• Proposed Benefits: Proponents of monatomic gold suggest that its unique atomic structure allows it to interact beneficially with the body, particularly the brain and the nervous system.
  • Potential Interactions: Theories suggest that monatomic gold could help in the optimisation of neural pathways, potentially leading to improved cognitive functions and a healthier brain.

Monatomic gold is not just another supplement; it is a substance steeped in history and mystery, with a unique atomic makeup that sets it apart from conventional gold. Its potential benefits, particularly for the brain and the pineal gland, make it a subject of growing interest and ongoing research in the realms of both science and holistic health.

The Pineal Gland: A Key to Brain Health

The pineal gland, often described as the "third eye" in spiritual and mystical traditions, is a small endocrine gland nestled deep in the centre of the brain. This pea-sized gland, though small in size, plays a significant role in maintaining various aspects of our brain health and overall well-being.

Understanding the Pineal Gland

  • Location and Structure: The pineal gland is located in the epithalamus, near the centre of the brain, between the two hemispheres. Its pinecone-like shape has inspired its name.
  • Biological Function: The primary function of the pineal gland is to produce melatonin, a hormone that regulates sleep-wake cycles and circadian rhythms. Melatonin is crucial for healthy sleep patterns, which in turn are essential for overall brain health.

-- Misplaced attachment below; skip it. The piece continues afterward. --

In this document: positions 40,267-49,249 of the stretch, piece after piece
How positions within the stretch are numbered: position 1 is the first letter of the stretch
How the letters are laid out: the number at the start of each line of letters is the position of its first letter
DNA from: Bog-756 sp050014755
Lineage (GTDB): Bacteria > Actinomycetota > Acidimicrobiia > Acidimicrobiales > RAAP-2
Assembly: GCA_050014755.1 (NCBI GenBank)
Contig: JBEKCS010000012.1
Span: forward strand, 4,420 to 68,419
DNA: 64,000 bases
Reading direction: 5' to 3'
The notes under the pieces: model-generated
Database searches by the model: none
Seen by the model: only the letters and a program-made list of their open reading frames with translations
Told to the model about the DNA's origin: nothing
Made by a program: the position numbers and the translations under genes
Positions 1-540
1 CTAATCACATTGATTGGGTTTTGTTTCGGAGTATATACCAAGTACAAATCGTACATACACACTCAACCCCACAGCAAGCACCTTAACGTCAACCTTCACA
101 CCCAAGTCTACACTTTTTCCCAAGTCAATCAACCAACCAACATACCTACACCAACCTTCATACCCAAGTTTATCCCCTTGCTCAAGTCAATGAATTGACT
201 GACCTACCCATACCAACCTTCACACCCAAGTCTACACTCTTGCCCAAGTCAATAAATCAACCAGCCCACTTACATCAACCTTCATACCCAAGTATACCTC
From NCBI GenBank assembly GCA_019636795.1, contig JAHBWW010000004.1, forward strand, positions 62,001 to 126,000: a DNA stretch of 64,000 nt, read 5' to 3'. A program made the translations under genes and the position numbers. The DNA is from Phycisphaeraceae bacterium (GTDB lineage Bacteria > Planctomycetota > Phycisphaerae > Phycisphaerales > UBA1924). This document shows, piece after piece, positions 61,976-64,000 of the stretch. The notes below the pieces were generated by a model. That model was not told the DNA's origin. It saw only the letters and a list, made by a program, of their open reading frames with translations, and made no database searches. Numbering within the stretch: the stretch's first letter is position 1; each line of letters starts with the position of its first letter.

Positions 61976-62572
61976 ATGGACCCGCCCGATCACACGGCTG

Importance in Brain Health

  • Regulation of Sleep: The pineal gland's production of melatonin directly influences sleep quality, which is vital for cognitive functions like memory, learning, and decision-making.
  • Mood Regulation: Adequate melatonin levels are also associated with mood stabilisation. Disruptions in pineal gland function can lead to mood disorders and affect mental health.

The Pineal Gland in Historical and Cultural Contexts

  • Symbol of Enlightenment: In various spiritual traditions, the pineal gland is seen as a gateway to higher consciousness and spiritual awakening.
  • Historical Views: Ancient civilizations, including the Egyptians and Greeks, revered the pineal gland, believing it to be the link between the physical and spiritual worlds.

Modern Scientific Inquiry

  • Research on Pineal Gland Health: Recent scientific studies have focused on understanding how the health of the pineal gland affects overall brain function and ageing.
  • Impact of Environmental Factors: Research also examines how modern lifestyle factors, such as exposure to artificial light, can affect the pineal gland and disrupt natural rhythms.

The Pineal Gland and Cognitive Function

  • Cognitive Implications: There is growing interest in how the health of the pineal gland might influence cognitive abilities, including focus, clarity of thought, and creativity.
  • Potential for Neuroprotection: Some studies suggest that a healthy pineal gland might protect against age-related cognitive decline.

The pineal gland, though small, is a critical component of our brain's health ecosystem. Its influence on sleep, mood, and potentially even cognitive abilities places it at the centre of discussions about brain health and wellness.